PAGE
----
“And so my request to you, Mr. Simpson, would be if by next meeting you could let us know if Proposition C doesn’t pass, what programs and budget cuts you would propose to balance the budget? And that way we can assist those residents that want more definitive answers, well, if Proposition C passes, status quo, we’ll keep providing efficient, comprehensive municipal services. And if it doesn’t pass, here’s the things we’re looking to cut — or the things I’m going to propose to the board to cut,” Mabie said.

“… I can certainly prepare at least a conceptual framework for what actions I would recommend should Prop C fail to pass,” Simpson said. “Obviously, in the short time frame, it would be conceptual at best because really if it were to not pass, then my first recommendation would be we need to immediately establish kind of a work group of citizens and elected officials to prioritize city services and then to come up with a recommended area of what reductions we might make.

“That said, I can come up with a preliminary target, as it were, and present that.”

Ward 4 Alderman Tim Anderson asked Simpson to confirm that the city has not spent any funds on the mall redevelopment project, and the city administrator said Anderson was correct.

“… The request for the increase in the property tax is in no way driven or related to the fact that the city has spent any funds with respect to the mall?” Anderson asked.

Simpson replied, “Right.”

Anderson said, “… There’s some comments that I think that the mall, that that project has somehow caused the city to be in a worse financial position than it otherwise would be, and I just wanted you to confirm that that’s not the case.”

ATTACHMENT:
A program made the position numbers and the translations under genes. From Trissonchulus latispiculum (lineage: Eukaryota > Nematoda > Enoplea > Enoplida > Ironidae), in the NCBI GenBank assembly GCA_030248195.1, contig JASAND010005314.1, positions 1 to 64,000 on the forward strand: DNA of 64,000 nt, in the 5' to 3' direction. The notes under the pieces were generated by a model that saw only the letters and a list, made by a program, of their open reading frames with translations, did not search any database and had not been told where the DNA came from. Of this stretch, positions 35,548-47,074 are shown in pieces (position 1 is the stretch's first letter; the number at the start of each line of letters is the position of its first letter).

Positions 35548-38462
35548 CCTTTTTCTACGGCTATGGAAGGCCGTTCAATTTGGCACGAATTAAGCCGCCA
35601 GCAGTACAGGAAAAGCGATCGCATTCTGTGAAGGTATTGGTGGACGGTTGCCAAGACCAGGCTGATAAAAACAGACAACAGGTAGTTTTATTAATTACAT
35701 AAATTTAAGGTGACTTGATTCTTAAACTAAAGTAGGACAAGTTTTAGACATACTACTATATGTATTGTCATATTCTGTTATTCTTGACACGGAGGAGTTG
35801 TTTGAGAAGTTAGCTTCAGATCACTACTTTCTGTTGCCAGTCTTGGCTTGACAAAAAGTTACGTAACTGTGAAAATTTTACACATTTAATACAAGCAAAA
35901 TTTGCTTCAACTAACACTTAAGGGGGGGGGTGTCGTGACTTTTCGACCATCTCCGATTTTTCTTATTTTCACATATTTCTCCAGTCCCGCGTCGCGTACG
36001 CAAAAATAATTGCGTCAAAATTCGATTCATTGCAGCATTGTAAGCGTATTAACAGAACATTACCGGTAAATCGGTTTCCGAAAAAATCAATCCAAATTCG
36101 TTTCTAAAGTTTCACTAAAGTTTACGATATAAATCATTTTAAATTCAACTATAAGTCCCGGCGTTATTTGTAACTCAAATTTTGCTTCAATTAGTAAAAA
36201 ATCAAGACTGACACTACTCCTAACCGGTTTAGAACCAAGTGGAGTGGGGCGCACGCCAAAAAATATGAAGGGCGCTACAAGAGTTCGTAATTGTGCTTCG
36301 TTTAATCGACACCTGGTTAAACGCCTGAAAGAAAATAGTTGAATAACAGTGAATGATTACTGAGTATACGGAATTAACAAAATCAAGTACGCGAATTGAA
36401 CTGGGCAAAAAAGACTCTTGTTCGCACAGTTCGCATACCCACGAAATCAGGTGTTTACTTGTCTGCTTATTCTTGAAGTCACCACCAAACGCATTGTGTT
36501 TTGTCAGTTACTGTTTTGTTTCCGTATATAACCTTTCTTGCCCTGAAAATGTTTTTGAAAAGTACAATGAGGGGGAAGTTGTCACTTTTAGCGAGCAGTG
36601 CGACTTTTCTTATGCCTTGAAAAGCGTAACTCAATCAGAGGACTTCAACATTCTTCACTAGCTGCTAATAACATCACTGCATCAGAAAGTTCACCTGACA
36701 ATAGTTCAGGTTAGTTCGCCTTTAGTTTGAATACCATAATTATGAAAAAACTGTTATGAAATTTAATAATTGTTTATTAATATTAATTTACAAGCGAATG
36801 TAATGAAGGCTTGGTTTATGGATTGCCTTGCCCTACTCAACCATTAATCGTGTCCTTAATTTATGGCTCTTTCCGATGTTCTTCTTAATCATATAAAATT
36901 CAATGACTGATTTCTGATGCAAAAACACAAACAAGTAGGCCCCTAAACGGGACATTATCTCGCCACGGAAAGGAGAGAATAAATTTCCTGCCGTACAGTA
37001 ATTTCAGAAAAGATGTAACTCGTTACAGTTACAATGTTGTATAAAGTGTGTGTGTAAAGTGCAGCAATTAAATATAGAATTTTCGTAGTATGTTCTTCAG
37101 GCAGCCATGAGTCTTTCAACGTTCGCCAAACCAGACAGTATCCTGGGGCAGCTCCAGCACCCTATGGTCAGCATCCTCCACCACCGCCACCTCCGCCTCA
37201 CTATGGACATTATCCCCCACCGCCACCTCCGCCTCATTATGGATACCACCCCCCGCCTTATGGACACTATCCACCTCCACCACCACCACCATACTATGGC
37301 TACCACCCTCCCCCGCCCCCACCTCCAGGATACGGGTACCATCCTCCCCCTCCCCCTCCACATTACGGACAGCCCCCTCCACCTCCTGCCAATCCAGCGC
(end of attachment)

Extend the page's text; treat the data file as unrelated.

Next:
Simpson said, “Well, right. I guess I’m understanding where you’re coming from now and my response to that argument is that assumes — so, well let’s back up. The crux of the argument there is that the city is giving up future revenue by issuing the incentives that this board approved last year for the redevelopment project.

“However, that baseline assumption is that the project would, as we know it, would have occurred whether we did anything or not. And I know that everyone is entitled to their own opinion, but much of the back work and much of the expense involved in issuing those incentives is directly related to establishing that the project would not occur but for the use of those incentives. And therefore we can say, if we did not do this, nothing would be happening at the mall right now …

“We’re not getting any revenues currently from that mall, and if nothing were happening, we’d have no prospect of ever receiving revenues from that mall going forward, given the state that it was in …”

Mayor Gregg Roby emphasized no city funds have been spent on the mall project.

“… Anything that’s been done relative to that project has been covered by their dollar, not ours, and I think that it’s important to make that clear because I know there are a lot of people out there right now that would love to do everything they could to try to derail and throw cold water on anything that the city’s doing in an attempt to promote or to encourage Prop C,” he said. “And the bottom line is that there are no dollars spent by the city. If that developer doesn’t do anything but demolish and level that site and turns it into a park, he doesn’t get one thin dime from the city of Crestwood.

“He will not see a penny until the first building opens and starts generating revenue. That’s when he starts receiving his return on his — the dollars that we have allocated as part of the TIF, TDD, CID, whatever you want to refer to it as. But up until that point, absolutely not …”